I glanced down in irritation at the Unaccompanied Minor badge hanging around my neck. I was sixteen and capable of parking my butt in an airplane seat without special assistance. But Dad thought we needed a babysitter on the flight from Phoenix.
“We’ll be fine,” I told the woman. “My grandfather always meets us at the curb.”
She fidgeted uncertainly with the orchid tucked behind her ear, but taking in the seats covered with unfolded blankets and the awful smell coming from the bathroom, she nodded. “Well, technically you’re old enough to fly alone,” she said. “Okay. Claire Wells. Charles Wells.” She made a checkmark next to our names on her clipboard.
“Aloha and welcome to Hawaii.”
YA Entry #19
Mentor Name: Jessie Humphries
Alternate Name: Jocelyn Rish
Title: HAPPY HUNTING
Category: Young Adult
Word Count: 76,000
From reenacting the “Princess Bride” kissing scene to juggling hemorrhoid cream, the video scavenger hunt is supposed to be light-hearted fun. But it’s deadly serious for Veronica-Mars-wannabe Breanna, who only participates to investigate a murder everyone thinks she imagined. Unfortunately, that puts her in the crosshairs of a very real killer.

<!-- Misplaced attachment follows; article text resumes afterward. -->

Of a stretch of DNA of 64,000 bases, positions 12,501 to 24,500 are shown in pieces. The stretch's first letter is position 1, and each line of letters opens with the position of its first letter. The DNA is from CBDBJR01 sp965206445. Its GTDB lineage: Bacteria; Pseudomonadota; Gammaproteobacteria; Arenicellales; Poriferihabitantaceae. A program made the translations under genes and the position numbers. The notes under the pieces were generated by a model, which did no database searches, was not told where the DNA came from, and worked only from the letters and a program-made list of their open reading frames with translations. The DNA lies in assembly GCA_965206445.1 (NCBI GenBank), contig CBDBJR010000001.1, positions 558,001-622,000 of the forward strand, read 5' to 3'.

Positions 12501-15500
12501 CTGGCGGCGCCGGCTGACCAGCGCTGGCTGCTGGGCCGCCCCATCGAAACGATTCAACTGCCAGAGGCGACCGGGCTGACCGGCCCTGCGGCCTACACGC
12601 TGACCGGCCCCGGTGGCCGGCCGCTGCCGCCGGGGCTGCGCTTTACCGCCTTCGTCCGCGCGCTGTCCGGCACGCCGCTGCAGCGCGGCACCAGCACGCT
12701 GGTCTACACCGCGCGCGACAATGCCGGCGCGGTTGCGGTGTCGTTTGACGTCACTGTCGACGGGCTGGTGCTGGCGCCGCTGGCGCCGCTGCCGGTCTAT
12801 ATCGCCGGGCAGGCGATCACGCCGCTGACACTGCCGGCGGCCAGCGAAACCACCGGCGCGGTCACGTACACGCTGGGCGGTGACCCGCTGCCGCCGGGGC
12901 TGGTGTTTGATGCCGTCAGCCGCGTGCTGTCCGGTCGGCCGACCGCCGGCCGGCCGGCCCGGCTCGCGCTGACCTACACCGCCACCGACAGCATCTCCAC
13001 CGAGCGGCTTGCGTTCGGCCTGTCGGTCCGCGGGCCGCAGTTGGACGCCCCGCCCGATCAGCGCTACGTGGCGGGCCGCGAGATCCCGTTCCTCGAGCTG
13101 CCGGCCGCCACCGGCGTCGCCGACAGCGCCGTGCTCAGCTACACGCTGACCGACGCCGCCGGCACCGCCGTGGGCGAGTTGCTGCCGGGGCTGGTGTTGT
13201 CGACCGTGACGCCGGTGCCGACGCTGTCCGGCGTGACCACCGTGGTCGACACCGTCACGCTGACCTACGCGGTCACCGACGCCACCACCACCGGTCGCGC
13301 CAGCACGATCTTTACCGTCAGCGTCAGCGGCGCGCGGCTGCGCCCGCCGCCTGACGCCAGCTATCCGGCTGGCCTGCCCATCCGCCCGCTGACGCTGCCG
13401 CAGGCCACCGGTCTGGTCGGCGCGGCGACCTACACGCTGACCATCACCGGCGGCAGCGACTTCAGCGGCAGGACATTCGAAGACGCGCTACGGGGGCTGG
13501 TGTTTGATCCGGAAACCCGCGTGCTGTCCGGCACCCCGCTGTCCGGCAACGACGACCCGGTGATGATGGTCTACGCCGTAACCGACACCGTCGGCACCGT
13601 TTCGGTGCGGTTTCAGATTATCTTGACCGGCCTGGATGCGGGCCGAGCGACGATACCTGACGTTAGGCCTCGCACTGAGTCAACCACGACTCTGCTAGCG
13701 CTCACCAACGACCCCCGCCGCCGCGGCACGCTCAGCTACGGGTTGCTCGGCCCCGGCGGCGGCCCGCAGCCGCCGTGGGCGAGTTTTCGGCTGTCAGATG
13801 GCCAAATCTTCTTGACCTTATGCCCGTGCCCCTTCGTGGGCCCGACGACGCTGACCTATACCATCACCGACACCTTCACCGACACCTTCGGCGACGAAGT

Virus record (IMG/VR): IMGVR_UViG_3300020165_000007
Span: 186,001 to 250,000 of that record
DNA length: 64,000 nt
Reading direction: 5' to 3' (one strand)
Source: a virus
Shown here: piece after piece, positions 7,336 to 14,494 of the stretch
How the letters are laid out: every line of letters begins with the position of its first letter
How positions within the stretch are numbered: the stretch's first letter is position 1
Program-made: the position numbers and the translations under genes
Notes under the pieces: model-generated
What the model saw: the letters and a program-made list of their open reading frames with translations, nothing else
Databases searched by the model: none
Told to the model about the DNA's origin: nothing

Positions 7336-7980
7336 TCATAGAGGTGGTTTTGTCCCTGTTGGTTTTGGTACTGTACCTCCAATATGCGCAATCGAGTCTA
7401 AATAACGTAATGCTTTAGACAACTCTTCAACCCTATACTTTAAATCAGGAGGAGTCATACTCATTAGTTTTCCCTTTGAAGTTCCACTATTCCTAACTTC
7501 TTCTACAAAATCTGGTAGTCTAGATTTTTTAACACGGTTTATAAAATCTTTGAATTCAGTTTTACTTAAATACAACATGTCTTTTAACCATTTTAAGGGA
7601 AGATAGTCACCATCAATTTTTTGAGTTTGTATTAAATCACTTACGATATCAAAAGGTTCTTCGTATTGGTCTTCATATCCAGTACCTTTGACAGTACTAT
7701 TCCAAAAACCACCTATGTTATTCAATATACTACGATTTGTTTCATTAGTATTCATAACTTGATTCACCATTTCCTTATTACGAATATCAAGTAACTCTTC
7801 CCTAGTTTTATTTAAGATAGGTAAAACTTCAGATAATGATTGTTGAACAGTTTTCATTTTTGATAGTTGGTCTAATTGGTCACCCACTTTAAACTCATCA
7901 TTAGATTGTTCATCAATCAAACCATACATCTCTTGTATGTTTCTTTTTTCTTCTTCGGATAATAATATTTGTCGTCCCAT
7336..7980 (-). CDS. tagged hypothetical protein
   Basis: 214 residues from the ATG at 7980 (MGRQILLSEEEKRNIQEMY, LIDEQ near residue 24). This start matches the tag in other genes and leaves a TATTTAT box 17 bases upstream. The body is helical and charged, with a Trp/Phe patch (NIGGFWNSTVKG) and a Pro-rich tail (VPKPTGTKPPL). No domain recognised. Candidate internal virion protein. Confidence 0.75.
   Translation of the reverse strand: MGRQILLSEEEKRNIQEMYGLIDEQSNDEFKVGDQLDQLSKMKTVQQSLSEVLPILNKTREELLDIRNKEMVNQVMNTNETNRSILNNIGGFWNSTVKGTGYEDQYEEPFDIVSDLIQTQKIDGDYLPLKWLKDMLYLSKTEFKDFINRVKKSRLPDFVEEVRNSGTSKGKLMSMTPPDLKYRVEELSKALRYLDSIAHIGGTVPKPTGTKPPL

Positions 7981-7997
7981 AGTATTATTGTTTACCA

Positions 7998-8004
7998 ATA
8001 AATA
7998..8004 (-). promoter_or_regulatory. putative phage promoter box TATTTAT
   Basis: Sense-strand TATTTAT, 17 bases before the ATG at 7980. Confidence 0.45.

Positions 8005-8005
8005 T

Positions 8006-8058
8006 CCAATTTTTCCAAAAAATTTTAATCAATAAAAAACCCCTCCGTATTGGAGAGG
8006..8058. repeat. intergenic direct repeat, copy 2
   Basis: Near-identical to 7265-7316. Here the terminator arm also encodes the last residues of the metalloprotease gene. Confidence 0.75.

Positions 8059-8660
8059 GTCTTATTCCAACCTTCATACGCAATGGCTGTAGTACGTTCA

A white towel was a terrible outfit for trying to outrun a homicidal maniac. Although I had to admit, the woman racing through the dark forest made it look easy.
Until she tripped and crashed to the ground.
I leaned forward. “Get up! Get up!”
Instead of scrambling to her feet, she huddled in the leaves and whimpered.
“Come on.” My fingers dug into the worn leather couch cushion. “At least grab a tree branch to defend yourself.”
But she only cowered and screamed, “No, please, no,” while the killer stood over her adjusting his grip on the machete. Like begging would change the demented dude’s mind.
When he swung the blade, something cold and wet touched my hand.
I yelped before my brain remembered the psycho couldn’t crawl through the TV screen to attack me. I glared at Maximus, my seventy-pound Frankenstein mutt taking up more than his fair share of the couch. “Holy crap, Max, are you trying to give me a heart attack?”
He chuffed in a way that sounded suspiciously like a yes and nosed my hand again.
“Really? You have to go out just when the movie’s getting exciting?”